To the Editor:
The Pilgrim Nuclear Generating Station in Plymouth will be up for license renewal next year, 40 years after its 1972 start-up. It's the same GE Mark I design as two of the Fukushima Dai-ichi nukes we have been reading about for nearly a month. Japan is far more vulnerable to earthquakes than we are, but Chernobyl and Three Mile Island remind us disasters are not dependent on shifting tectonic plates.
It is disconcerting that the Nuclear Regulatory Commission (NRC) considers the Pilgrim plant the second most dangerous of America's 104 ancient reactors. Pilgrim has been cited for violations numerous times by the NRC, but usually just gets a slap on the wrist. Once they fined Pilgrim $60,000 when a supervisor was found asleep on the job.
The Plymouth facility, like its Japanese twins, uses sea water to control the temperature of fuel rods and stored waste. When that brine is returned to the sea it carries unnatural heat and if there is a leakage problem the water also carries radioactive isotopes into the ocean. Japan's "hot" radioactive water is now turning the nearby sea radioactive. So locally caught fish will join milk and vegetables as banned foods. Goodby sushi!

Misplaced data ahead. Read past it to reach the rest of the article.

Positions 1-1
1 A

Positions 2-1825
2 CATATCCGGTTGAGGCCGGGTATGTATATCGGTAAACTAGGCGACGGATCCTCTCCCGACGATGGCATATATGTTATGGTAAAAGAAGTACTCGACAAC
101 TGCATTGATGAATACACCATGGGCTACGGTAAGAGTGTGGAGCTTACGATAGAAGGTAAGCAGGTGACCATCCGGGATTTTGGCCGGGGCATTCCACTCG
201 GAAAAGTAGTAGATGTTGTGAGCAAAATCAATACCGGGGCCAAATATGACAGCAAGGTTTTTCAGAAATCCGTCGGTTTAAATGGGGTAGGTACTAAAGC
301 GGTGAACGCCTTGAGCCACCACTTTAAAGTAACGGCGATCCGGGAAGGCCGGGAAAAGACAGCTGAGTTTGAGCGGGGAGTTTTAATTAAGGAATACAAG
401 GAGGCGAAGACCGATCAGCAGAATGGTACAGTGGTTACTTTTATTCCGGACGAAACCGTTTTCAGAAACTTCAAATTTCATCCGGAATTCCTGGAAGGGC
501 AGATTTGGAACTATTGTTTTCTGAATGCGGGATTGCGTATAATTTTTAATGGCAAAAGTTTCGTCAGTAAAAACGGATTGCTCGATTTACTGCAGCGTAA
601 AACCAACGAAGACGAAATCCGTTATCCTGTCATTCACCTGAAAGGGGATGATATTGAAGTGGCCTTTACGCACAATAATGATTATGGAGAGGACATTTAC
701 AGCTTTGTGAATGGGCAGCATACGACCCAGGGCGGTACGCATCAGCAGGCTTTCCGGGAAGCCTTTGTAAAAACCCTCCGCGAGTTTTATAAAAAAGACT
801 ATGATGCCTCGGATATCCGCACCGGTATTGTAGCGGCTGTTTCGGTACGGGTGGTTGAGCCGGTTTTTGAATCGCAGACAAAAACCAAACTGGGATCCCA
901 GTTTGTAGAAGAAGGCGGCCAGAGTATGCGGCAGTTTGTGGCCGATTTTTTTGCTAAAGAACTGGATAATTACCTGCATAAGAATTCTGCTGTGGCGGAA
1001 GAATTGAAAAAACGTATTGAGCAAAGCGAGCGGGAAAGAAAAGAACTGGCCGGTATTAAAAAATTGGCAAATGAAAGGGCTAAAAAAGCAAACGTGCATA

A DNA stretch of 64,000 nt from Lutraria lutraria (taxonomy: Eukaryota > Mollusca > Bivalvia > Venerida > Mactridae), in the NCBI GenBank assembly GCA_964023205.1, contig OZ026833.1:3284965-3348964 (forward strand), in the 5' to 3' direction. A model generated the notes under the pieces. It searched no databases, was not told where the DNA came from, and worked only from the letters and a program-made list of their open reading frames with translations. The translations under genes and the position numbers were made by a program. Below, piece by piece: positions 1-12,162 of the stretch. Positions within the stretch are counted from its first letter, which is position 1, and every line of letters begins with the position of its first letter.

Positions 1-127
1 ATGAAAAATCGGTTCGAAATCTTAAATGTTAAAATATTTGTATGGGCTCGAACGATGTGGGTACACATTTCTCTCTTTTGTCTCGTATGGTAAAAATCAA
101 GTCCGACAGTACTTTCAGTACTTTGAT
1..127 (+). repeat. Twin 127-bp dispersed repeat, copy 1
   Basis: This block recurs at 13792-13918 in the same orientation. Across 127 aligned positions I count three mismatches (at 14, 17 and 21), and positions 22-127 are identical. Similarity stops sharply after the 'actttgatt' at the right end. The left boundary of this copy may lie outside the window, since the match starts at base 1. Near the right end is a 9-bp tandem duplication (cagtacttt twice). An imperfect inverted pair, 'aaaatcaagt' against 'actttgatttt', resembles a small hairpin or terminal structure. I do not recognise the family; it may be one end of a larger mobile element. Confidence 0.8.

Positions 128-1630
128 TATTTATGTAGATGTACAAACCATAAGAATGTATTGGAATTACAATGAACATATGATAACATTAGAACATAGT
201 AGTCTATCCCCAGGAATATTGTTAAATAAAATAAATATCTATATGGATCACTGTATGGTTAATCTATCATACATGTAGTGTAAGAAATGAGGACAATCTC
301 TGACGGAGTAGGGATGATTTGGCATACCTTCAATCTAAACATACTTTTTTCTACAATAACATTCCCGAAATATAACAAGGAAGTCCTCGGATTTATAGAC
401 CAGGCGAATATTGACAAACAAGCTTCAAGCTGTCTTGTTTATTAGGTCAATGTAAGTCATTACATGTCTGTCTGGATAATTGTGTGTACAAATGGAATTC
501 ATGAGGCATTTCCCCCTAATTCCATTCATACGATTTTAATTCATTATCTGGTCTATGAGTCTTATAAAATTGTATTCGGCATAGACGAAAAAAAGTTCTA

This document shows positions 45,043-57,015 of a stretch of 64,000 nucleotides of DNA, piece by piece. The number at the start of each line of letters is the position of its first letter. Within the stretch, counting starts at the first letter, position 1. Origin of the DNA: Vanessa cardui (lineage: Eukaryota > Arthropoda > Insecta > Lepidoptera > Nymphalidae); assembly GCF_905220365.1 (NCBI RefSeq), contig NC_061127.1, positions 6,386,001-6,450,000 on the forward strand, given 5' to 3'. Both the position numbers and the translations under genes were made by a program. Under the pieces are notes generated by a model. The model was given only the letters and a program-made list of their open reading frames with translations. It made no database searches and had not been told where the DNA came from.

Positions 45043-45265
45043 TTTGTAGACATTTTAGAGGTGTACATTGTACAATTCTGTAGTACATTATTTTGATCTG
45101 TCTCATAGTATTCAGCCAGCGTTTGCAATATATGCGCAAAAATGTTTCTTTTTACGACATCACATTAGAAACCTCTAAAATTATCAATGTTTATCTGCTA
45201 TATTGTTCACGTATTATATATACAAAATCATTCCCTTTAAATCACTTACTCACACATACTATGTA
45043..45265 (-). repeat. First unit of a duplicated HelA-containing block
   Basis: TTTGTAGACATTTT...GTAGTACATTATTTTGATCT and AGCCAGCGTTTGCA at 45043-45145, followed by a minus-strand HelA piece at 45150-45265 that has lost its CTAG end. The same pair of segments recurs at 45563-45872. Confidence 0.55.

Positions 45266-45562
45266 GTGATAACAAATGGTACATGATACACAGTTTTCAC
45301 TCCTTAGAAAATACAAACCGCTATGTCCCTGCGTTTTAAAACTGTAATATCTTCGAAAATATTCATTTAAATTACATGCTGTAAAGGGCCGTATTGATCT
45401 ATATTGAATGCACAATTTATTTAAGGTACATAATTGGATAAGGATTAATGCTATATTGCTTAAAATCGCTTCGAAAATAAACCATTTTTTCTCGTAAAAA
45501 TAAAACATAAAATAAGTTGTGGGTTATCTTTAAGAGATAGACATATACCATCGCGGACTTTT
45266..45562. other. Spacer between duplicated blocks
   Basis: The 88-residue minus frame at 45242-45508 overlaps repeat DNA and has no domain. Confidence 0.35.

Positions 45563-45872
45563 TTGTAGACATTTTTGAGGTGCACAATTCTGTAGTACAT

Researching isotopes can be mind boggling. Their half-life is how long it takes half its atoms to decay. Some only take seconds. But the principal one in nuclear waste is iodine-129 with a half-life of 15.7 million years. If a generation of your family comes along every 20 years, just imagine how many generations of your progeny would be at risk!
The NRC has relicensed over 50 old nuclear plants, and turned none down. So is Pilgrim's application just a pro forma exercise? Can we let it happen?
They are required by law to make periodic checks, but these can be as ineffectual as a NRC phone call to a plant manager. That executive has the job of keeping the plant profitable and out of the headlines. The regulators, the managers, the financial interests, and campaign-funded politicians make up a cozy club. Each member has a reason to dissemble.
Outright lies have been exposed. For example, Entergy, who owns Pilgrim, denied pipes carrying dangerous tritium through the aquifer at their Vermont Yankee plant near the MA/VT border. They got caught, but they were relicensed anyway, ironically, just one day before the Fukushima disaster occurred. That should go on hold.
Fortunately, some of our news outlets are responding to the public's concerns, indeed are in the vanguard. We are lucky to have a wary, but not inflammatory website providing information on www.pilgrimwatch.org in a most responsible way.
When wind and solar generate disaster-free electricity, why does relicensing an old nuclear hazard make sense?
Richard C. Bartlett